Dougherty County's founding judges and county officials realized that a courthouse is critically important to establishing the rule of law. Within six weeks of the county's founding, they were already planning its first courthouse. Dougherty County was carved out of Baker County by the Georgia Legislature on December 15, 1853, and its inferior court met for the first time on January 30, 1854. Judges and county officials immediately began working towards building a courthouse. The first courthouse was in use by May 1855 and was fully completed by May 1856.
"A courthouse is critically important to establishing the rule of law."
Albany's first courthouse reflected the frontier town that it was in the plantation trace area of Georgia in the 1850s, when slavery was widespread. It was built with slave labor, and it stood through the Civil War and Reconstruction until it was replaced with a second courthouse in 1903. Then in 1911 the Post Office and Federal Courtroom was built on land that was formerly used as circus grounds.
The second courthouse was built forty-one years after the Emancipation Proclamation. This courthouse administered justice (or the lack thereof) during the era of Jim Crow. It stood through World War I, World War II, the Korean War and part of the Vietnam War. In 1940, shortly before World War II, it was severely damaged by a tornado. It was repaired and remained in use as the Albany Civil Rights movement began. The second courthouse suffered a fire in 1966 and was afterwards demolished to make way for a new courthouse.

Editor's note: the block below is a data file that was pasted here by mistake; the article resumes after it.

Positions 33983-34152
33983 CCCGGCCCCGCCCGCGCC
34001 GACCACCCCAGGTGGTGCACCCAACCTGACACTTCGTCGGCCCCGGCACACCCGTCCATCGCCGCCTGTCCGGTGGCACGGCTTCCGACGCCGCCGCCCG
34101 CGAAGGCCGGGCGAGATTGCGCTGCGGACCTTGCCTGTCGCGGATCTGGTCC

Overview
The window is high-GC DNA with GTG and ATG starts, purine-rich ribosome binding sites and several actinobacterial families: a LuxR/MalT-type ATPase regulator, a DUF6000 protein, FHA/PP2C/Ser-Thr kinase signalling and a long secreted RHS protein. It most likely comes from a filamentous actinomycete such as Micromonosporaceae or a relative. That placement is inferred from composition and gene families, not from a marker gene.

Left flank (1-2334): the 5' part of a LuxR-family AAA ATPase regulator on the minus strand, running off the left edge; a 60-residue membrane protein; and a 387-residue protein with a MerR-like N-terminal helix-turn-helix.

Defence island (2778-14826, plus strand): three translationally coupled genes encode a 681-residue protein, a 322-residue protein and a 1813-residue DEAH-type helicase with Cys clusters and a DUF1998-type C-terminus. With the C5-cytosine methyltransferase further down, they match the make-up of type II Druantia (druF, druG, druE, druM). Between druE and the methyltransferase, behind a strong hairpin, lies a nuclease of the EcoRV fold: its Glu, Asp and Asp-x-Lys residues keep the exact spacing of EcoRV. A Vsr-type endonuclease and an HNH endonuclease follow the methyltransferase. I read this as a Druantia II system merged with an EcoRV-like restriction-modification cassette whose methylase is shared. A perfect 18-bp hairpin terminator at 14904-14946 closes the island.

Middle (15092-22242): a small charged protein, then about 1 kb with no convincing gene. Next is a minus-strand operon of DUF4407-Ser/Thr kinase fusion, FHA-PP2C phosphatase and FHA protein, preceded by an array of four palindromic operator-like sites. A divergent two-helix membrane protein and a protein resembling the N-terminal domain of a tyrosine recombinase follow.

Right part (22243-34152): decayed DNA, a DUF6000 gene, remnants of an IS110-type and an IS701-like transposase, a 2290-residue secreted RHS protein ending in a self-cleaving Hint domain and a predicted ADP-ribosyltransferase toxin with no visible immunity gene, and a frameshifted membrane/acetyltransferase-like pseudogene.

The third courthouse, which is still in use, was built in 1968 during the explosion of conflict over the Vietnam War, the Cold War, civil rights, human rights and the youth culture. This courthouse was designed by architects Harry A. MacEwen and Edward Vason Jones.
Albany's Courthouses continue to reflect their community and times. During the creation of this digital history project, jury trials were suspended due to the Covid-19 pandemic. The courthouse was central to the outbreak in Albany, as a juror in a murder trial spread the virus throughout the courthouse, ultimately infecting dozens of employees and resulting in the death of the Probate Judge, the Honorable Nancy S. Stephenson. The suspension of jury trials for months on end is an unprecedented turn of events. The way the Dougherty County Courthouse is affected by the Covid-19 pandemic is the most recent example of how it has always participated in national and local events and trends.